American History Prime Time Schedule: August 3-7, 2020

by MaggieStrolle

C-SPAN3's American History TV in Prime Time

August 3 - August 7, 2020
8pm Each Night on C-SPAN 3


Monday, August 3
Korean War Oral Histories
The Korean War began on June 25, 1950 and ended with an armistice agreement in July 1953. On a night of oral histories with Korean War veterans, we begin with Carl House, who recounts his part in the amphibious landing at Inchon, a victory for U.N. forces which turned the tide early in the war. He also talks about the surprise Chinese counterattack and intense combat at the Battle of Chosin Reservoir where he was captured, and details the squalid conditions and suffering he endured as a prisoner of the Chinese. The Korean War Legacy Foundation conducted this 2014 interview in Louisville, Kentucky. .


Tuesday, August 4
"Reel America" Police Training Films
American History TV's "Reel America" series features archival films that provide context for today's public affairs issues. On this night, we'll show four police training films. First up is "Mob and Riot Control" from 1964 - a film that addresses how to use batons, smoke, and tear gas to subdue civil unrest. After that, an orientation film for new police officers from 1965 - "A Great and Honorable Duty." Since tear gas has been in the news lately, we'll then show "Tear Gas in Law Enforcement," a 1962 training film describing what it's made of and how to use it correctly. And, finally, a more recent Justice Department film from 1993: "Use of Force Model" presents guidelines for when to use force when confronting a group of unruly protesters.


Wednesday, August 5
Manhattan Project
In a talk hosted by the Smithsonian Associates, Martin Sherwin talks about World War II's secret Manhattan Project, beginning with the discovery of fission in 1938 through the use of atomic bombs on the Japanese cities of Hiroshima and Nagasaki. Mr. Sherwin is the author of "A World Destroyed: Hiroshima and Its Legacies," and co-author of the Pulitzer Prize-winning biography "American Prometheus: The Triumph and Tragedy of J. Robert Oppenheimer," about the physicist who was one of the leaders of America's wartime nuclear efforts.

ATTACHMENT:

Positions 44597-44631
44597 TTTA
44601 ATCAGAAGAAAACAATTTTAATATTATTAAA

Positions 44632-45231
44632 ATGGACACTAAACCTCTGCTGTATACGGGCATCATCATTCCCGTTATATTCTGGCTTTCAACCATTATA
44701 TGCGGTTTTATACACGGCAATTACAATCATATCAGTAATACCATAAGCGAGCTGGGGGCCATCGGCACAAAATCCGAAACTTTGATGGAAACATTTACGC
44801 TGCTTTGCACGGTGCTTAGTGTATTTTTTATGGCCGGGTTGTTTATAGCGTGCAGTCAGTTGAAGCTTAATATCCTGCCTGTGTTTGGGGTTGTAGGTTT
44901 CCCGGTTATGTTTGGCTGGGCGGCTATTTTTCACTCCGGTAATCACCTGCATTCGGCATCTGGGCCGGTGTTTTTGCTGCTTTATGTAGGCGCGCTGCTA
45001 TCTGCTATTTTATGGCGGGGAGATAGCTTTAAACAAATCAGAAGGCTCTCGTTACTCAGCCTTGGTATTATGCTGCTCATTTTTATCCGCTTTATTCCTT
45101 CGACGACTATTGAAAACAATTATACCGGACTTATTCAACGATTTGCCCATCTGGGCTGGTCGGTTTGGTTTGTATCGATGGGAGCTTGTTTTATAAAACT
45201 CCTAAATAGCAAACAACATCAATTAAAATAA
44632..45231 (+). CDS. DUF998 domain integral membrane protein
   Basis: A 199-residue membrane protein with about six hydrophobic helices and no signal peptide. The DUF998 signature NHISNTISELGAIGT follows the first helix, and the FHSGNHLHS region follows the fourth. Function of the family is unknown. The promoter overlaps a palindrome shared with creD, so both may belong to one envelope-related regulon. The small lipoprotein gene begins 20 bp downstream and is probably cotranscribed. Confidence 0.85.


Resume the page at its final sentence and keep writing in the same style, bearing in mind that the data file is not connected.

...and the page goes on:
Thursday, August 6
Hiroshima, Nagasaki & the End of World War II
August 6 marks the 75th anniversary of the atomic bombing of Hiroshima, Japan during World War II. The U.S. dropped a second atomic bomb on Nagasaki three days later. Japanese Emperor Hirohito announced Japan's unconditional surrender on August 15, 1945, with the formal surrender ceremony taking place on September 2 aboard the USS Missouri in Tokyo Bay, ending World War II. American History TV and C-SPAN's Washington Journal are LIVE on this morning of the Hiroshima anniversary to look at the strategic situation in the war's Pacific theater leading up to the bombings, President Harry Truman's decision to use the new weapon, and the legacy of these atom bombs. Guests include Ian Toll, author of "Twilight of the Gods: War in the Western Pacific, 1944-1945" and President Truman's grandson, Clifton Truman Daniel. The program re-airs at 8pm ET on C-SPAN 3.


Friday, August 7
Hiroshima, Nagasaki & the End of World War II
On August 6, 1945, the United States dropped an atomic bomb on Hiroshima, Japan, instantly killing more than 100,000 of the roughly 300,000 residents. Injuries and deaths from radiation haunted the city for decades. "The Spirit of Hiroshima" is a documentary produced for the 50th anniversary of the bombings and features the stories of survivors - and of a young family in Hiroshima trying to make sense of those events.


American History TV. All weekend - every weekend. And also on Washington Journal this week.